By Perminus Wainaina
Just what is performance anyway? By clearly understanding this, your life as a manager will be so much easier.
Performance is simply the production of valid results.
There may be many other answers to this question, but it all boils down to: can the employee produce the results expected of them?
You can recognize this via certain key performance indicators.
These are the people who get the job done with amazing ease. You never have to chase them up or hound them for results. They just get it done.
Top performers are able to align their results with the overall objectives. They know why their job exists.
Take an office cleaner, for example. If they are good at their job, and they are a top performer, one of their performance characteristics is that they know what a clean office should look like. They will know that the end result of their efforts is to achieve a clean office.
You don’t have to come along after them and point out that they missed the windows, or that the corners are still dirty. They know what the objective is before they get into action — they can envision the end result.
What a joy it is to work with such people. By contrast, how frustrating it is to work with people who cannot see what they are supposed to be achieving.
Non-performers have to be continually directed. You cannot take your attention off their area because you know it will go off the rails if you do. What does this do for your sanity?
This Really Happened
Here’s a true story, and a good example of an office cleaner who did not understand that the end result of their job was a clean office. He thought he was being paid to do certain actions, rather than achieve specific performance results in his work.
So, there he was, mopping the floor. That was the action he was supposed to perform. But, because he had no concept of the end result, he saw no problem with the fact that he was using a dirty mop! Consequently, he was spreading dirt from the mop along the lower edges of a clean wall, which now had ugly dirty marks on it.
As far as the office cleaner was concerned, he had done his job — he had mopped the office (that’s the ACTION). But with no idea of the purpose of the exercise (the RESULT), he had actually produced the opposite of that which was required; he had produced a dirty office instead of a clean office.
And the pity of it was, he could not see what all the fuss was about. “What are you complaining about? I mopped the floor, like you said…” This says a whole lot about his performance characteristics
How do you ensure employees are performing to your expectation?
While top performers don’t need directing, 80% of the staff has to be guided and you do this through a performance system
Good performance system should be:
- Easy to administer.
- Relevant to the job and the employee’s performance.
So, how do you construct a performance and appraisal system that will meet these criteria?
It’s simple — you base it on the actual performance that can be measured.
The very first thing you must do to ensure that your performance appraisal tools will work is to define exactly what result you want this employee to produce
As has been said before, you pay people for the results they achieve. Results are measurable, tangible things. If you think they are not producing a measurable result, what are you paying them for? If they suddenly disappeared, what results would be lacking in your operation?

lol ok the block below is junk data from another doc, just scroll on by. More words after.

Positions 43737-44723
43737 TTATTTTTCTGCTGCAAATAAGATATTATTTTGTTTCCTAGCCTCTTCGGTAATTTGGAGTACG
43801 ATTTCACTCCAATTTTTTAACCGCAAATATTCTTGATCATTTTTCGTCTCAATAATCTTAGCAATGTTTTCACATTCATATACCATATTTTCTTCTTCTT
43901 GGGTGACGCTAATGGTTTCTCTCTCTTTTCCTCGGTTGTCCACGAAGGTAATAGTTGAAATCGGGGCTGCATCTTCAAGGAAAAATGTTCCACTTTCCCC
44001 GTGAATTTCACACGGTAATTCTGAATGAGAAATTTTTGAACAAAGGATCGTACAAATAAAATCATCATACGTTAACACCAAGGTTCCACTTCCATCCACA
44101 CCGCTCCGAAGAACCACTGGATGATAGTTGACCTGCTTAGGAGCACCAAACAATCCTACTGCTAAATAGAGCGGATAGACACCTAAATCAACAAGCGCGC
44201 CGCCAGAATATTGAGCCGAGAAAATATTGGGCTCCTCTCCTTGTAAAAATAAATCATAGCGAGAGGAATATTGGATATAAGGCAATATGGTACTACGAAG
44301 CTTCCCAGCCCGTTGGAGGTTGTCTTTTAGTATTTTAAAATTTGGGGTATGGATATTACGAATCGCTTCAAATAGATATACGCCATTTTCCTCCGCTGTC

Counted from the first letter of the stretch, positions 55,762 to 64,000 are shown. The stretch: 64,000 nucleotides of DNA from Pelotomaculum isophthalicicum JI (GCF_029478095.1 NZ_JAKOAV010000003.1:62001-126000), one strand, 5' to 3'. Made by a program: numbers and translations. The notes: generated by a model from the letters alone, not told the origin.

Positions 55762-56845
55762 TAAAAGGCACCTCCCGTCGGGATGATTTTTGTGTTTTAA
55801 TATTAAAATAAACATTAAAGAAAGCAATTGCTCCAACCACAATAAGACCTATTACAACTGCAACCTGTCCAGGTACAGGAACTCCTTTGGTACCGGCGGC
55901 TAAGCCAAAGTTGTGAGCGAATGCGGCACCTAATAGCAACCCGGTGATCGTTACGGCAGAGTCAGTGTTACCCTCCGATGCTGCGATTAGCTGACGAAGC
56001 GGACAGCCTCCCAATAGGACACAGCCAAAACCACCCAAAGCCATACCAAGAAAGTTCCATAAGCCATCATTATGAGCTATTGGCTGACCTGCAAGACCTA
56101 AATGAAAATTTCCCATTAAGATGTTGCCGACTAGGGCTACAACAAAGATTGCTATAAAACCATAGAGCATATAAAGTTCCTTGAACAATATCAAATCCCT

With some jobs it is very easy, of course, because the result is right there in front of you, for example:
- A salesperson produces sales, or revenue, or some such.
- A production worker produces completed production items.
But how about a secretary or an accountant? You need to look a little harder to establish the valuable results they produce. But you will definitely find them.
Here are the key questions to ask yourself when establishing the results for a particular employee:
- Is it of value to another part of the organisation?
- Is it measurable?
- Is it within the employee’s control to influence the result?
By focusing on the valuable result that the employee is supposed to be producing, you can now talk in terms of facts that can be measured as statistics. You can now set some specific benchmarks and targets against which to measure their performance.
Your performance appraisal tools are now in the realm of numbers that can be measured and compared. There’s no opinion involved with saying, “Well, the target was 25,000 and you only achieved 15,500. That’s not very good.” They can’t argue with that.
- A secretary can argue with an opinion that they “did not give sufficient support”. What’s “sufficient”?
- Or a training manager could attack an opinion that they “did not run good training programs”. What’s “good”?
If you can eliminate the opinion and replace it with measurable statistics, you immediately remove the complexity from the process.
Giving your employees an appraisal based upon an agreed measure of the results they produce can be very powerful.
They know exactly where they stand and there can be no argument about the results when your performance appraisal tools are used this way!
N.B. If you or your team require assistance in setting KPI’s, we have training on Tuesday, 25th February from 9 am to 4.30 pm. This is a one-day practical training on how to set measurable KPI’s and how to implement an effective performance management system. Click here for testimonials from Directors & HR managers on our last training.
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